High Returns

  • A high ROI doesn’t necessarily mean an easy site to visit. Material may be difficult, or take a long time to read and process, but it also returns high rewards as well.
  • High ROIs pay off quickly, within days or weeks.
  • The best high ROI is easiest to measure. We sell something. We get money. We open up new markets.
  • Other high ROIs include problem solving, skills development, and mastering our craft.
  • High ROIs don’t have to be about dollars and cents. We make or sustain friendships that are important to us. Forget networking, which is impersonal. Real networking means sustaining personal connections on a one-to-one level.
  • High ROIs are also about inspiration. If we come away from a site with more confidence or joy, that works.

Moderate Returns

  • A moderate ROI means balancing in the middle: a little challenging to use, but worth the effort because of the return.
  • I rate a lot of things as moderate ROIs when they are coming or going. Perhaps we’re auditioning a new site that we just discovered. Or our needs have changed, but a site we’ve followed for years hasn’t changed along with us. Or vice versa. This happened to me recently. An on-line newsletter to which I subscribe changed focus. I’m finding much less content that’s useful. I’ve downgraded that site from high to medium ROI, and I suspect I’ll unsubscribe sometime in the next few months.
  • Is using this resource hard, but enjoyable and I’m willing to put the time in for a lower, but still pleasing reward?

Low Returns

  • A low ROI means, at the end of the day, how much further ahead was I because I spent two hours looking at knitting patterns, or cat videos, or stupid joke sites? And yes, there are days when we need 2 hours of patterns, videos, or jokes. Hopefully, this isn’t every day.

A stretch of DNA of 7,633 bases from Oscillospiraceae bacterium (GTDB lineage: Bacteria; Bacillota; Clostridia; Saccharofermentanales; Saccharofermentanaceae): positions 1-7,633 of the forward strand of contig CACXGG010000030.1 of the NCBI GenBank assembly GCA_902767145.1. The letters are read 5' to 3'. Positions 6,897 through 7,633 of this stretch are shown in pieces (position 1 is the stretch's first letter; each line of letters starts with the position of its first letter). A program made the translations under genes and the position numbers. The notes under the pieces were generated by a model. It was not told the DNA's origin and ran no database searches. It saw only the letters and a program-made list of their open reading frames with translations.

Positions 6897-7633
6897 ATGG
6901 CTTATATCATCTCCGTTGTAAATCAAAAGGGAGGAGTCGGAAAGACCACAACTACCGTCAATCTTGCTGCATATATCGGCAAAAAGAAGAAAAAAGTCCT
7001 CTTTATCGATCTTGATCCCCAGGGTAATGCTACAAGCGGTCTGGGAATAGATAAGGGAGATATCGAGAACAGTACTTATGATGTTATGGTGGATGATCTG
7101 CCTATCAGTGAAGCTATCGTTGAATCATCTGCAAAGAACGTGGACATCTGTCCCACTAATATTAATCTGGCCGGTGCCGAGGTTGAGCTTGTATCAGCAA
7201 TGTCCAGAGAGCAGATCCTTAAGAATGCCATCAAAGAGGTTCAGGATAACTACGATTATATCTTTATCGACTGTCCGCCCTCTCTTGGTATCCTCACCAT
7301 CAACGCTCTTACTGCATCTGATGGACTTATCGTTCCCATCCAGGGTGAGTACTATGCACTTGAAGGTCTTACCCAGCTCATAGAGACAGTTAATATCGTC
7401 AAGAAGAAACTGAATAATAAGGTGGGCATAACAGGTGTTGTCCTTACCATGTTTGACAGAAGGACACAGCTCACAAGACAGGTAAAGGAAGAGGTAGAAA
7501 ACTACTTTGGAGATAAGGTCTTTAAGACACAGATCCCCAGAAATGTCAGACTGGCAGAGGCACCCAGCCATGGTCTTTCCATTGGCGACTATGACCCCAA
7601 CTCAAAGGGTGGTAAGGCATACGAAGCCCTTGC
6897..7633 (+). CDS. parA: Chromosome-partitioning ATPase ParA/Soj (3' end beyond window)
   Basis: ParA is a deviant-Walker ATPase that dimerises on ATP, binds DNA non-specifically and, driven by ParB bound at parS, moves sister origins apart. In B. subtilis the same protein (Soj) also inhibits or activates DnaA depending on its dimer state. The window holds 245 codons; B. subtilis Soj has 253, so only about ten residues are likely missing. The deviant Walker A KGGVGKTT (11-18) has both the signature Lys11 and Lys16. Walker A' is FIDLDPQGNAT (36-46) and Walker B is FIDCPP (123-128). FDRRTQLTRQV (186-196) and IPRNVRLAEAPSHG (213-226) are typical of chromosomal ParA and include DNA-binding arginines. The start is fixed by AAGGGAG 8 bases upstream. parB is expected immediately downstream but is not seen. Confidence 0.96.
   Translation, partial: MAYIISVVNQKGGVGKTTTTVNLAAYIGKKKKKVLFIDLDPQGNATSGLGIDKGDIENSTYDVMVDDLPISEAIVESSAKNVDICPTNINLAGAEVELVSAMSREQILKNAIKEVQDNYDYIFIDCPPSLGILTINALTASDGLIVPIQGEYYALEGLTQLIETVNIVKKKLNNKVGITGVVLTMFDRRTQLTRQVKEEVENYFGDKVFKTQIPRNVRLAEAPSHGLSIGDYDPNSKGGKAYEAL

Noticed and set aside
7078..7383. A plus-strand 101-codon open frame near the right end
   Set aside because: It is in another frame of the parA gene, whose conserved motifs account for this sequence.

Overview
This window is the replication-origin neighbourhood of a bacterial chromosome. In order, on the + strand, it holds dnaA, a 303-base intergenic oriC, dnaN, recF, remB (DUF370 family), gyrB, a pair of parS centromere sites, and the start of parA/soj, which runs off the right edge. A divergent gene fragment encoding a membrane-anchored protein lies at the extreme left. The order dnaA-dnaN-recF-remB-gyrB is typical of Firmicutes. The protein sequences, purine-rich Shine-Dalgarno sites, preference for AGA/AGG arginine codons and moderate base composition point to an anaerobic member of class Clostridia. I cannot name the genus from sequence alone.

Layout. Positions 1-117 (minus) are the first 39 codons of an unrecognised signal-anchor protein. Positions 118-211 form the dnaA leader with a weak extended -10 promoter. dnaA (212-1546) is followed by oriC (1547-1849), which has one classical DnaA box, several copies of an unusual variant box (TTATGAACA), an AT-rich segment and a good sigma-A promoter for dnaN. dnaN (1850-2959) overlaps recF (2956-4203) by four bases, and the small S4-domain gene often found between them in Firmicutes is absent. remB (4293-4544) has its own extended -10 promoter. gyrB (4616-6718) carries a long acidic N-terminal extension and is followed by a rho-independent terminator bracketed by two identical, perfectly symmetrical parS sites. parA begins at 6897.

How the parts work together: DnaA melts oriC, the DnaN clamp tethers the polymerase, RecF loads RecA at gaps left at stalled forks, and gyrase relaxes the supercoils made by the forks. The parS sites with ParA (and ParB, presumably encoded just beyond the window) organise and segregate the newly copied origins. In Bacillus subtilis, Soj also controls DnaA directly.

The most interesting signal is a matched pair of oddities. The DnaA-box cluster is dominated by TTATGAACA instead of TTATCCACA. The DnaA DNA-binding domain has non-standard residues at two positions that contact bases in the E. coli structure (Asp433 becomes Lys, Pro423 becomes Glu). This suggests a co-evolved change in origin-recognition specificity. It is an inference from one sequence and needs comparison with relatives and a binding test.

• Perhaps we’re on a learning curve and find this site hard to use now, but we have great hopes for a higher return in the near future.

One way to look at our time on-line?

  • Pick two average weeks to do this. Weeks where we’re not on deadline, we don’t have an unusual number of commitments, etc.
  • List all the social media we use.
  • Track, daily how much time we spend on each social media site and what we did there.
  • Rate each activity as a high, moderate, or low ROI.
  • One day’s tracking might look something like this. Do a separate sheet for each day.
How I spent today online

How I spent today online

It was a slow e-mail day. One of the ways I’ve streamlined my e-mail time is by having separate business and personal folders into which I shift mail from my Inbox. And I have strong filters to trap junk mail. Of the 2.5 hours I spent on line, most of it gave me a high return. I’m thinking I really have to make some decisions about one of my Facebook groups.

At the end of two weeks look at all the sheets. Have any patterns emerged that give us a clue of how we might want to change our Internet time?

The thing I found most helpful was that I now separate my business time on-line and my fun time. I run through my list of business-related sites and messages first. I always visit those sites. The fun sites, sometimes I get to them, sometimes they have to wait a few days.

That’s the beauty of the Internet. We can always come back to it tomorrow.